The boat builder had estimated the number of hours it would take to finish my boat and I had paid for this time in advance. I recall that I prepaid for six hours of work to build out the boat.
As Memorial Day came and went, I began to call the boat guy more often. Talk about irony, but every time I called the boat guy he was in the middle of working on my boat. What are the odds of that? I mean he had to have at least 30 boats in various stages of repair or improvement yet every time I called he just happened to be working on my boat.
Pretty soon I came to realize that something wasn’t right. He estimated six hours of time to finish the job and he even said that was an over estimate. He said that when he actually used less time to complete the work, I would get a refund. But if he was working on it every time I called, then he had to have exceeded the six hour estimate, right? Did that mean I would be charged extra if he exceeded the six hours? Was there a lot more work involved than he had estimated? Why else was it taking so long? Remember now, I was a complete novice at this boat thing. I just naturally assumed that the boat guy was telling me the truth and that he really was diligently working on my boat. But all too soon I noticed a pattern. He always had an excuse for why the boat wasn’t ready yet. What were the odds that so many unexpected problems could arise from one little sixteen foot skiff?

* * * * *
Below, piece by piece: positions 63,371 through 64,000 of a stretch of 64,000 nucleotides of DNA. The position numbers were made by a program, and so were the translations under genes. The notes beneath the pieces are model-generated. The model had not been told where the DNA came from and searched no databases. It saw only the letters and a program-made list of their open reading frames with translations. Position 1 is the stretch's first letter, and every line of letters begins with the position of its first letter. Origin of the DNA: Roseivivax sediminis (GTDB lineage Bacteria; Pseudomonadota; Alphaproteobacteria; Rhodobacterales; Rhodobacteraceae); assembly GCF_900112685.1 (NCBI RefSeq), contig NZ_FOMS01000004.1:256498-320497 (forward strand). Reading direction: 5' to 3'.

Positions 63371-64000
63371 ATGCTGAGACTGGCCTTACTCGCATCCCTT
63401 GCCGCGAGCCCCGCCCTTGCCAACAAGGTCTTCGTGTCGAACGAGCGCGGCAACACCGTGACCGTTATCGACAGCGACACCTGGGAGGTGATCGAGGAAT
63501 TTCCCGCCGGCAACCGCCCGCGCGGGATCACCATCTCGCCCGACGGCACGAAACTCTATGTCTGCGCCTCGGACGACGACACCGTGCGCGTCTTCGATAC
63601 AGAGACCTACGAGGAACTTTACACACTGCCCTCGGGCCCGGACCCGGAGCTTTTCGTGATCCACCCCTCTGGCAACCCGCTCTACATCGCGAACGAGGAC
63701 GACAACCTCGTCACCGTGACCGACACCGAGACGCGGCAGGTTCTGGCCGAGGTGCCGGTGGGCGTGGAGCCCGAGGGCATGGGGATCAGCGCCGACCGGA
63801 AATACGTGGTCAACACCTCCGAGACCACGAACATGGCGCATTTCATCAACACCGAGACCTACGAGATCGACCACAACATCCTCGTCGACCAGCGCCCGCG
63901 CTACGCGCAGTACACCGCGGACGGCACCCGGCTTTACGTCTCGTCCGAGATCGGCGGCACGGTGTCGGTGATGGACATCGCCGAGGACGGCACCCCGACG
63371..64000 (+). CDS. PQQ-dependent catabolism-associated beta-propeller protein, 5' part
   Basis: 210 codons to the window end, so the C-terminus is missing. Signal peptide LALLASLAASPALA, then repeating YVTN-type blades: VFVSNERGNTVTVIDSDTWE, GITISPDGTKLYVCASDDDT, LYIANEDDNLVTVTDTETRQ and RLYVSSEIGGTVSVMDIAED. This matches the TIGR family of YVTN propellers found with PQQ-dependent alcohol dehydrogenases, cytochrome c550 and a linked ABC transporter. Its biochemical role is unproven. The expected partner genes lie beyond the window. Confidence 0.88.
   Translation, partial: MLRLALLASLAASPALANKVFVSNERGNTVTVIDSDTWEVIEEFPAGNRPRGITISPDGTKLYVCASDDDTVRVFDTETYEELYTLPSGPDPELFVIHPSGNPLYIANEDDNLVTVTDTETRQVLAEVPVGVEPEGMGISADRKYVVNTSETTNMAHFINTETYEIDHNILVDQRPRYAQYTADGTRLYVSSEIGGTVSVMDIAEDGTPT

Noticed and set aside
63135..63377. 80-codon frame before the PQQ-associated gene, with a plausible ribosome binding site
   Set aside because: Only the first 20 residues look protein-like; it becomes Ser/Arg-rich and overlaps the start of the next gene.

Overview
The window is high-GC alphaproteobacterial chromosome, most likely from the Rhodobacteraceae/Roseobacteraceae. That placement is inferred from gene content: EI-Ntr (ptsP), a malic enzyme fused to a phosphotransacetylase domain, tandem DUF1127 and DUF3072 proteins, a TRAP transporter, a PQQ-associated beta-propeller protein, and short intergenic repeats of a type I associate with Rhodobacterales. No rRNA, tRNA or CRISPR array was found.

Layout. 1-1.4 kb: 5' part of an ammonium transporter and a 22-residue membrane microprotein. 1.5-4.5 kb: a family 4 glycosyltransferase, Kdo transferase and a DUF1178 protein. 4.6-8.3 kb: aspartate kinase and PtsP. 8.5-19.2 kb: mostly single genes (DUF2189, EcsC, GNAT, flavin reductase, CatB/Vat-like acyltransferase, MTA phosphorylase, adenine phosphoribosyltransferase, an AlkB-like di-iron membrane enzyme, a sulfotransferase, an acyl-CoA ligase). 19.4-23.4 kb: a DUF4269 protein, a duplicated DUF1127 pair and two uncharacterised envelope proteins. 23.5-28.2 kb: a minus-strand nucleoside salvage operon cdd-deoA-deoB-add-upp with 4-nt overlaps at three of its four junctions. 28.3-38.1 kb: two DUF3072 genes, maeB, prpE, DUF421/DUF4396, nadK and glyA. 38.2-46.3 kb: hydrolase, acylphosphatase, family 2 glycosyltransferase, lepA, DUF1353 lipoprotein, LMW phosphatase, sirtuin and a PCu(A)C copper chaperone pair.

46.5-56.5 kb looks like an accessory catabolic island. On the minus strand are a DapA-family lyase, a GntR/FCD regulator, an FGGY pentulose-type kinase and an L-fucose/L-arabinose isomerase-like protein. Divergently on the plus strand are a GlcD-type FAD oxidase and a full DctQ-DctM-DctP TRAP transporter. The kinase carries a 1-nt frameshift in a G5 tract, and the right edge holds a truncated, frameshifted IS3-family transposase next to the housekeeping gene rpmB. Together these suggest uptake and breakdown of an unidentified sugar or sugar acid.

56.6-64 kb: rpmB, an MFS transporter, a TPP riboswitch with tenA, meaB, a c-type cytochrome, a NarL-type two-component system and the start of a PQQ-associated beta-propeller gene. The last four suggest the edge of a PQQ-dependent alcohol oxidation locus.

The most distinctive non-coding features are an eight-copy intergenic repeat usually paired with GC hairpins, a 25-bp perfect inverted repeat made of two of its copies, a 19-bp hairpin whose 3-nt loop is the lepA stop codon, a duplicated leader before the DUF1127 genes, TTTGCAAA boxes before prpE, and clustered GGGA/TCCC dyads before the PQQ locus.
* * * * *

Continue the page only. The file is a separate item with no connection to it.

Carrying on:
Then it dawned on me. I was being taken advantage of. He really wasn’t working on my boat every time I called. He was doing other projects that he had promised to other boat owners and he was telling them the same thing he was telling me.
I hadn’t even gotten the boat wet yet and I was already being ripped off. Welcome to the world of boat ownership!
God Bless America.